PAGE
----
In 1870-72, John Marius Wilson's Imperial Gazetteer of England and Wales described Wednesbury like this:
WEDNESBURY, a town and a parish in West Bromwich district, Stafford. The town stands on the South Staffordshire and Great Western railways, near the Birmingham canal, 8 miles NW of Birmingham; was called by the Saxons Wodensbury, after the god Woden; is now popularly called Wedgebury; had a castle, built in 916, by the princess Ethelfleda; was made a parliamentary borough, with one representative, by the reform act of 1867; includes, as a borough, West Bromwich and Tipton; was proposed, in the Boundary Commissioners' report of 1868, to include also Darlaston; is a polling place for South Staffordshire; publishes a weekly newspaper; carries on manufactures of railway ironwork, railway-carriages, patent axle-trees, gas tubes, steam and water pipes, and gun-locks, coach springs, hinges, screws, nails, and every kind of wrought iron-work; is managed by a local board of health, who have offices in the Italian style, built in 1867; and has a head post-office,‡ two r. ...
stations with telegraph, two banking offices, several good inns, a police station, a later English church, restored in 1827 and 1866, two modern churches in the early English style, ten dissenting chapels, a Roman Catholic chapel, a mechanics' institute, a working man's club, with library and reading room, eight public schools, charities £250, a weekly market on Saturday, and fairs on 6 May and 3 Aug. Pop. in 1861, within the town limits proper, 15,298. Houses, 2,793. Pop. within the borough limits, as constituted in 1867, about 92,623.The parish comprises 2,175 acres. Real property, £59,557; of which £8,312 are in mines, £80 in quarries, and £11,987 in ironworks. Pop. in 1851, 14,281; in 1861, 21,968. Houses, 4,057. The manor belonged anciently to the Crown; passed to the Heronviles and the Beaumonts; and belongs now to Sir F. Scott, Bart. and Lady Emily Foley. Coal, iron ore, limestone, potters' clay, and brick clay abound. The head living or St. Bartholomew s is a vicarage, and the livings of St. John and St. James are rectories, in the diocese of Lichfield. Value of St. B., £310;* of St. John, £267; of St. James, £300.* Patron of St. B., the Lord Chancellor; of St. John, Lady E. Foley; of St. James, J. N. Bagnall, Esq. The p. curacy of Moxley is a separate benefice. Lord W. Paget, who died in 1564, was a native.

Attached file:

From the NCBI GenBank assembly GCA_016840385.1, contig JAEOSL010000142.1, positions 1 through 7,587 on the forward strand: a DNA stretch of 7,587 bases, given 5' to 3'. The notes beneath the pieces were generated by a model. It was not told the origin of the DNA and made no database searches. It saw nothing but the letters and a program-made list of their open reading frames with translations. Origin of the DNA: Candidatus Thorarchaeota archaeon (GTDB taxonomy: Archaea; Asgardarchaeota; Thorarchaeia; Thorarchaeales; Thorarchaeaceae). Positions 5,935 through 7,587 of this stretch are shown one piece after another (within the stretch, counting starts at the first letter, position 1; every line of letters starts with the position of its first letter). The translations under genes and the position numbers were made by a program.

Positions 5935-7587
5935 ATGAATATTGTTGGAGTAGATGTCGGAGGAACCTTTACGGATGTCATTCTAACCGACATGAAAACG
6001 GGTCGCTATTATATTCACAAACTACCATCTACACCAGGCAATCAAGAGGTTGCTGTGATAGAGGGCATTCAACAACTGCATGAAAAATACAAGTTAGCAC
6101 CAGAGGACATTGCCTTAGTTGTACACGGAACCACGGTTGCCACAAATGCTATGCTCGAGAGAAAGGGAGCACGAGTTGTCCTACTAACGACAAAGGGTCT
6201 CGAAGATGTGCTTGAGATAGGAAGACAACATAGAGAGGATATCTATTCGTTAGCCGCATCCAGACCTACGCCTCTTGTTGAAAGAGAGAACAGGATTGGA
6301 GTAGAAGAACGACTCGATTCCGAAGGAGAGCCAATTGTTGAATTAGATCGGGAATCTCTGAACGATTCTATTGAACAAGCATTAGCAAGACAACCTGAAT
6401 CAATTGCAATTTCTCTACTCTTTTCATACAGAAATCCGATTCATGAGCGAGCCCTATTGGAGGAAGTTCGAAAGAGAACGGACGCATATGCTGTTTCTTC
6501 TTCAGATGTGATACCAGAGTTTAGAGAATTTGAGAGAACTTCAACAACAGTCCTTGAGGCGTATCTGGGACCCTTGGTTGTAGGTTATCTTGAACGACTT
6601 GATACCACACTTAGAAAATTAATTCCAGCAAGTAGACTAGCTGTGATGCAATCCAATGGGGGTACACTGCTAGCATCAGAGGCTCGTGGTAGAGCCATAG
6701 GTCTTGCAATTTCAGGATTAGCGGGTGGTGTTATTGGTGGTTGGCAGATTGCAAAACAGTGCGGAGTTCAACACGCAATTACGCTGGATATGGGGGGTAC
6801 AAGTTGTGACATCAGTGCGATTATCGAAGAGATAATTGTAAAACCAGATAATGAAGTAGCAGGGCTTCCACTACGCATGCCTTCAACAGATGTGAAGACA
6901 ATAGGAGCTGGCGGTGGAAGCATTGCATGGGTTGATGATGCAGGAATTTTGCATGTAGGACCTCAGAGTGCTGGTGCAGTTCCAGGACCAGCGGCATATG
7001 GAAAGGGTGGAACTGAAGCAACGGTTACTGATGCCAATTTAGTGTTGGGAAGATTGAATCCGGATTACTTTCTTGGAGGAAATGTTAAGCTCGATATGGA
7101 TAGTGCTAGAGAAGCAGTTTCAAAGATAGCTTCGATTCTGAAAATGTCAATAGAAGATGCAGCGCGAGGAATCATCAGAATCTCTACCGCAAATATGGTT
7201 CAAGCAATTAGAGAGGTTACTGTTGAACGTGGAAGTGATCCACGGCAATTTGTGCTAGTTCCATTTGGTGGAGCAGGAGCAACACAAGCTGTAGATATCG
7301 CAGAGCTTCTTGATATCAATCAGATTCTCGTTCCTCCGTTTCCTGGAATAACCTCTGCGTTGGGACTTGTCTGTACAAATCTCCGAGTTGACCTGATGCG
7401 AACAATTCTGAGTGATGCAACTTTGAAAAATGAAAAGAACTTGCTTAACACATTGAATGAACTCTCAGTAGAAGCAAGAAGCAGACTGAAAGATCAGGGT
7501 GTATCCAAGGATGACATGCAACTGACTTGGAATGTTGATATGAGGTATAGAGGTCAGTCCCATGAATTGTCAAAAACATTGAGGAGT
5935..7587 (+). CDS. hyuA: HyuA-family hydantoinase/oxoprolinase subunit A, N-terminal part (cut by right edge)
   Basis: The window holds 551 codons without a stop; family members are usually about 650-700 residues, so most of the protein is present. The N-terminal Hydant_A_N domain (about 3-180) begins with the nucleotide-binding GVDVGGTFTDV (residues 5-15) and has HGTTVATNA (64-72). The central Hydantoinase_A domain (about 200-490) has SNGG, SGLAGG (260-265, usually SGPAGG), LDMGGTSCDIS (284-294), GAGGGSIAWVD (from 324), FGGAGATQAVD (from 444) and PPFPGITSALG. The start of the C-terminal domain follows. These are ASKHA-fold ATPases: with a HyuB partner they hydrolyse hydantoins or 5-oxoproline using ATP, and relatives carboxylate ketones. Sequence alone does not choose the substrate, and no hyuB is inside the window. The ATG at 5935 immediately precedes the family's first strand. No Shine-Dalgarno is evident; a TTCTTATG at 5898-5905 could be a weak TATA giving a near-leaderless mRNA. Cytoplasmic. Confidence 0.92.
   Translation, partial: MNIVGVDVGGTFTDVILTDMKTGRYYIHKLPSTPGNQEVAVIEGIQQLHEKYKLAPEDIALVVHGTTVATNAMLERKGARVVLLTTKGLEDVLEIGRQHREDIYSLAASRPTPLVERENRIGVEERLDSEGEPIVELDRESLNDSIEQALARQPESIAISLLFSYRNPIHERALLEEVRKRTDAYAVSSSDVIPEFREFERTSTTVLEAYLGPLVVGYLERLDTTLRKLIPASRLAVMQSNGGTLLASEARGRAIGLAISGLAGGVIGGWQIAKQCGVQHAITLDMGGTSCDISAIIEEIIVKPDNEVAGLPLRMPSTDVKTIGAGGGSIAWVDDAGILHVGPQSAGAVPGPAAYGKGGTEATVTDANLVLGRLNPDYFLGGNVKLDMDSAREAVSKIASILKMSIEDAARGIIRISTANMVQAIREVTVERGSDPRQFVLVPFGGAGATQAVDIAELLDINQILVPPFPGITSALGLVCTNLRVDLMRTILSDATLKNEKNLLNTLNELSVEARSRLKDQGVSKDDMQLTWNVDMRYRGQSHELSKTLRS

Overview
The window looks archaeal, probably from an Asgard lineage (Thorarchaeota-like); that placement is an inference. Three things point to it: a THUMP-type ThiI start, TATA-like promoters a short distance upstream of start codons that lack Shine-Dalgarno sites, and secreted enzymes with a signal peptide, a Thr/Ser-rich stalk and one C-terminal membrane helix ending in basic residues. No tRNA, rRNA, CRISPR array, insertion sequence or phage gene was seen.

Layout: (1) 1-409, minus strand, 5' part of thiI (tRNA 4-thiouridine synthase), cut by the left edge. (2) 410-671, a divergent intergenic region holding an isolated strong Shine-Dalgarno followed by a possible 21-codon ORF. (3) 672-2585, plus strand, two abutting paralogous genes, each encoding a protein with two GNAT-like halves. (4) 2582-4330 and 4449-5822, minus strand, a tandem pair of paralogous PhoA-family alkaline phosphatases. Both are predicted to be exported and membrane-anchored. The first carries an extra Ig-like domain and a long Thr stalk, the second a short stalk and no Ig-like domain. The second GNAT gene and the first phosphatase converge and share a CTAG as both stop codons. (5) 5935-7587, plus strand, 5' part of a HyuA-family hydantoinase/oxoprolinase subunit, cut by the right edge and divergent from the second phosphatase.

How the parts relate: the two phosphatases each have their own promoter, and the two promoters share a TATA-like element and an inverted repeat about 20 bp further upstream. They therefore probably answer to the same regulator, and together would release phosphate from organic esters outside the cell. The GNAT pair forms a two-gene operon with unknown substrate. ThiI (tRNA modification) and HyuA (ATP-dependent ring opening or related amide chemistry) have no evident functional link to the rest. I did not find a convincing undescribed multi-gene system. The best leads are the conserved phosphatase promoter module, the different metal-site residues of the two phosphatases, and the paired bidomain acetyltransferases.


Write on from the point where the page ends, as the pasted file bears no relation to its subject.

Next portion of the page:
A Vision of Britain through Time includes a large library of local statistics for administrative units. For the best overall sense of how the area containing Wednesbury has changed, please see our redistricted information for the modern district of Sandwell. More detailed statistical data are available under Units and statistics, which includes both administrative units covering Wednesbury and units named after it.
GB Historical GIS / University of Portsmouth, History of Wednesbury, in Sandwell and Staffordshire | Map and description, A Vision of Britain through Time.
Date accessed: 09th December 2013
Click here for more detailed advice on finding places within A Vision of Britain through Time, and maybe some references to other places called "Wednesbury".